Tuesday, October 27 2020


An Bình Islanders get solar power

Update: September, 01/2017 - 09:00
A solar power system starts generating power for islanders living in An Bình Islet in the central Quảng Ngãi Province. The system will supply power for local residents 24 hours a day. — VNS Photo Nguyễn Ngân
Viet Nam News

QUẢNG NGÃI  — Thanks to a new solar power system, residents of a small island community will have clean energy on-demand—a stark change from the prior status quo of accessing power just six hours a day.

The central province officially inaugurated on Thursday a solar power system that will provide 24-hour power for islanders on An Bình Islet of Lý Sơn Island off the coast of the province after 70 days of construction.

The introduction of the ‘clean and green’ power also marked the National Day celebration, which falls on Saturday.

The solar system project, which was developed by the HCM City-based SolarBK company with a capacity of the 96 kWp (kilowatt peak for a solar module), will generate 146,000Kwh per year to supply full power 24 hours a day for 400 islanders living in An Bình Islet.

For years, residents had only used power six hours a day from two diesel-driven generators.

The solar power system, which was built with an investment of VNĐ10 billion (US$442,000), will help the islet reduce 93 tonnes of carbon emissions each year.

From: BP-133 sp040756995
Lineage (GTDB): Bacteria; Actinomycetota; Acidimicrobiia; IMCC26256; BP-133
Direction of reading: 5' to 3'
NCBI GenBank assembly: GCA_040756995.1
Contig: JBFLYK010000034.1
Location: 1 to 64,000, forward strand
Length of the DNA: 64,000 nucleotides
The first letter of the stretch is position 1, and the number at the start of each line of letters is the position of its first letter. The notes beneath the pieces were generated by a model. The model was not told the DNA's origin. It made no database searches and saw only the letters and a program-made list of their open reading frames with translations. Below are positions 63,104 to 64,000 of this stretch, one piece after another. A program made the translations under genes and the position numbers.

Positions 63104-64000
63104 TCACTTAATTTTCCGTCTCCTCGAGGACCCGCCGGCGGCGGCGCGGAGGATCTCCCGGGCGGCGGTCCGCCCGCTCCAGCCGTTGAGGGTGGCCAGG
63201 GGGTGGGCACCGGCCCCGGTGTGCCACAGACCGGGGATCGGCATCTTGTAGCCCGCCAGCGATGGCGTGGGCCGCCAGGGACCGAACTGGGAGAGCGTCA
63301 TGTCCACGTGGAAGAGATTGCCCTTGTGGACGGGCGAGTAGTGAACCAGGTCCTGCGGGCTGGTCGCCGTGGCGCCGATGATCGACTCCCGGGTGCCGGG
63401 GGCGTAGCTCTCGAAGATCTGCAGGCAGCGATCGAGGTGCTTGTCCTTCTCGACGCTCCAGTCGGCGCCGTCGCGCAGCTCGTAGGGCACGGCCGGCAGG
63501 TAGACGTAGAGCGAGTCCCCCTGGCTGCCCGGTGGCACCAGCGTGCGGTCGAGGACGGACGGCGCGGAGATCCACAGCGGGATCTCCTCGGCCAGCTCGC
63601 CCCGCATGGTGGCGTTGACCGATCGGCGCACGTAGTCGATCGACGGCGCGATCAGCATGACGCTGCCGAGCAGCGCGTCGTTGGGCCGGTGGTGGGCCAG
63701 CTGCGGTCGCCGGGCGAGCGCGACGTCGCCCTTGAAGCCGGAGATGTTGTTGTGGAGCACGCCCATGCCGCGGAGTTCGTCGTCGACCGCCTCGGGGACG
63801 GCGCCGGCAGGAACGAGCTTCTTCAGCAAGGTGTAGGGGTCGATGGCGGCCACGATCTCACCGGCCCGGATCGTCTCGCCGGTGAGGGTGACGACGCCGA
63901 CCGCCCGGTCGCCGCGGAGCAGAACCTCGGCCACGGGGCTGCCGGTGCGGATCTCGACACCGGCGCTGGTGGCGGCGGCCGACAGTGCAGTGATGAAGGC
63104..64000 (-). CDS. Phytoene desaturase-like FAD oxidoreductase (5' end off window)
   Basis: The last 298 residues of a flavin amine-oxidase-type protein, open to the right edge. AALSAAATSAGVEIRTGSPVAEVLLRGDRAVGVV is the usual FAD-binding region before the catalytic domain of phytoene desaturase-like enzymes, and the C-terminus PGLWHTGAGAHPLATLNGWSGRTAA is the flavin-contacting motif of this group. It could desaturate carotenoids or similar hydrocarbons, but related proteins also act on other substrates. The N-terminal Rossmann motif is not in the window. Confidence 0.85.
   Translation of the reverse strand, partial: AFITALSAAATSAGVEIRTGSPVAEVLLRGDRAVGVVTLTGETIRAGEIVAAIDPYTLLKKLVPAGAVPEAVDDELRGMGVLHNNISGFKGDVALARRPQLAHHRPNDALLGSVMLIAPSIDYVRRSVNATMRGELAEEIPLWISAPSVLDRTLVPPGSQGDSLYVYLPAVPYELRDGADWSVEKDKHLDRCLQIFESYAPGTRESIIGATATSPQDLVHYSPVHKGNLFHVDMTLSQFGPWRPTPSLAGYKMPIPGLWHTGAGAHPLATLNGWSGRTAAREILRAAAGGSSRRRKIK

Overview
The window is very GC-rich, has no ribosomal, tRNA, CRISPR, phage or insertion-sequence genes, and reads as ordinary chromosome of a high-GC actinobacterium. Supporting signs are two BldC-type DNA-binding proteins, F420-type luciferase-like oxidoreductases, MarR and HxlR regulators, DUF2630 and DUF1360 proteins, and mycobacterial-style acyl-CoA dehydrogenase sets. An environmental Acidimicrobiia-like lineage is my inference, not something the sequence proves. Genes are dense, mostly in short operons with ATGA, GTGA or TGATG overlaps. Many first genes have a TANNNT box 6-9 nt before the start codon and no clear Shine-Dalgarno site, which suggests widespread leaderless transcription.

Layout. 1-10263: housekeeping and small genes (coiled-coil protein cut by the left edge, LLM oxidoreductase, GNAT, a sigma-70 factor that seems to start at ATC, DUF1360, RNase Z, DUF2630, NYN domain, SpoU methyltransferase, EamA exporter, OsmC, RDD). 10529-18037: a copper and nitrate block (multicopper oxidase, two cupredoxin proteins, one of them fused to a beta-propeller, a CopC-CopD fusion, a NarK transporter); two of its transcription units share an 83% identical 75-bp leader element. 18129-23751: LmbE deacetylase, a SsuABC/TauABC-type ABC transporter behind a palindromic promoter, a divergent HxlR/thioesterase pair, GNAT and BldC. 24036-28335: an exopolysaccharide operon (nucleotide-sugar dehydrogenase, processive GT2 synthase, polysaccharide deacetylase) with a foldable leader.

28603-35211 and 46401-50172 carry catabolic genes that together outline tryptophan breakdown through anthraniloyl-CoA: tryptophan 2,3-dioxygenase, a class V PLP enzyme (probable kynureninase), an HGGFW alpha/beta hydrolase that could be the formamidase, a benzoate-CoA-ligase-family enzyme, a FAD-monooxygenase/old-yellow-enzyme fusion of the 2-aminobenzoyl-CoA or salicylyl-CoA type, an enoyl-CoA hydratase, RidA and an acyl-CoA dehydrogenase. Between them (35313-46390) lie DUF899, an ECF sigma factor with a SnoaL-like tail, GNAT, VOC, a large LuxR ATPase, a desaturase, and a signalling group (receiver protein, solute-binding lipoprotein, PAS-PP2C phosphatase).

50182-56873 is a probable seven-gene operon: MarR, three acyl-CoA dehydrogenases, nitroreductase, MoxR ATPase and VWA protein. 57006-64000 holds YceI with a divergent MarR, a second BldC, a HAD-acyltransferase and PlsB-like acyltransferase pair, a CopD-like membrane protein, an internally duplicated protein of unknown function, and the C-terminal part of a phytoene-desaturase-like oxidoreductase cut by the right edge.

According to SolarBK, the company plans to build up a solar power system for operation of the 2012-built seawater desalination station in the islet.

The company is also constructing a monitoring system, SSOC (Solar System Operation Centre), that aims to monitor a combined solar power and diesel power network for use on the An Bình Islet.

SolarBK has built a lighting project for Trường Sa (Spratly) Islands and seawater desalination stations in Song Tử Island, island communes of Sơn Chà in Thừa Thiên-Huế Province, Mê Island  in Thanh Hóa Province and Trần Island of Quảng Ninh Province, and two solar farms in Đà Nẵng city.

An Bình Islet, which used fresh water from a 2012-built desalination station with funding from the South Korean heavy industry group Doosan Vina, has limited development due to a longstanding lack of power. — VNS

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